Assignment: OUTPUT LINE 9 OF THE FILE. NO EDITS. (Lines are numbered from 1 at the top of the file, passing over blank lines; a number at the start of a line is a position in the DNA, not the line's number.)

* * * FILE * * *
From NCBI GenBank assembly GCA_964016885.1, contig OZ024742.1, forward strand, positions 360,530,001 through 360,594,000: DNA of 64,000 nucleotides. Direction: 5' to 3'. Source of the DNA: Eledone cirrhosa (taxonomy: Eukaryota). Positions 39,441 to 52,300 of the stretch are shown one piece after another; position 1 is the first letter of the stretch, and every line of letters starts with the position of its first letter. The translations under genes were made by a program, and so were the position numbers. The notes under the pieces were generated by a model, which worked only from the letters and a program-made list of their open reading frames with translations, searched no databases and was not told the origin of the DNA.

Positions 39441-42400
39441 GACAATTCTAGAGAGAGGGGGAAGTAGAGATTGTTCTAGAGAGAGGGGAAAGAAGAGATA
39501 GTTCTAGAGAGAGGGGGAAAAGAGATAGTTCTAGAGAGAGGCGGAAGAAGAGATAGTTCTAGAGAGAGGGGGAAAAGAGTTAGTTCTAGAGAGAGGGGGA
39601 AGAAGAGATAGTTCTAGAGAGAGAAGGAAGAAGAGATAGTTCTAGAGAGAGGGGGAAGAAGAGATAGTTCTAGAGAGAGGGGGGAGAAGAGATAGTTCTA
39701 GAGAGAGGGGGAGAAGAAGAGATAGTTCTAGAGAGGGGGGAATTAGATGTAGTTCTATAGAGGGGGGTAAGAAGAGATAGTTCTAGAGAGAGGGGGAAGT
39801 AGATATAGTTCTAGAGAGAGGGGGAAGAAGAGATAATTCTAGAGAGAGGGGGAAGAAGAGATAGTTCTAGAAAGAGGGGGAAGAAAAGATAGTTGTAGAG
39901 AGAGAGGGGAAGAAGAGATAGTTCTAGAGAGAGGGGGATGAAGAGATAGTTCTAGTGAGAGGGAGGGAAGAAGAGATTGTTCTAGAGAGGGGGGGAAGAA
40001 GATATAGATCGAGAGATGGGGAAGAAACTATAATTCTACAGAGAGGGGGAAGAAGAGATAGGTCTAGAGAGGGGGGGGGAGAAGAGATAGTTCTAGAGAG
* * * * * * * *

40001 GATATAGATCGAGAGATGGGGAAGAAACTATAATTCTACAGAGAGGGGGAAGAAGAGATAGGTCTAGAGAGGGGGGGGGAGAAGAGATAGTTCTAGAGAG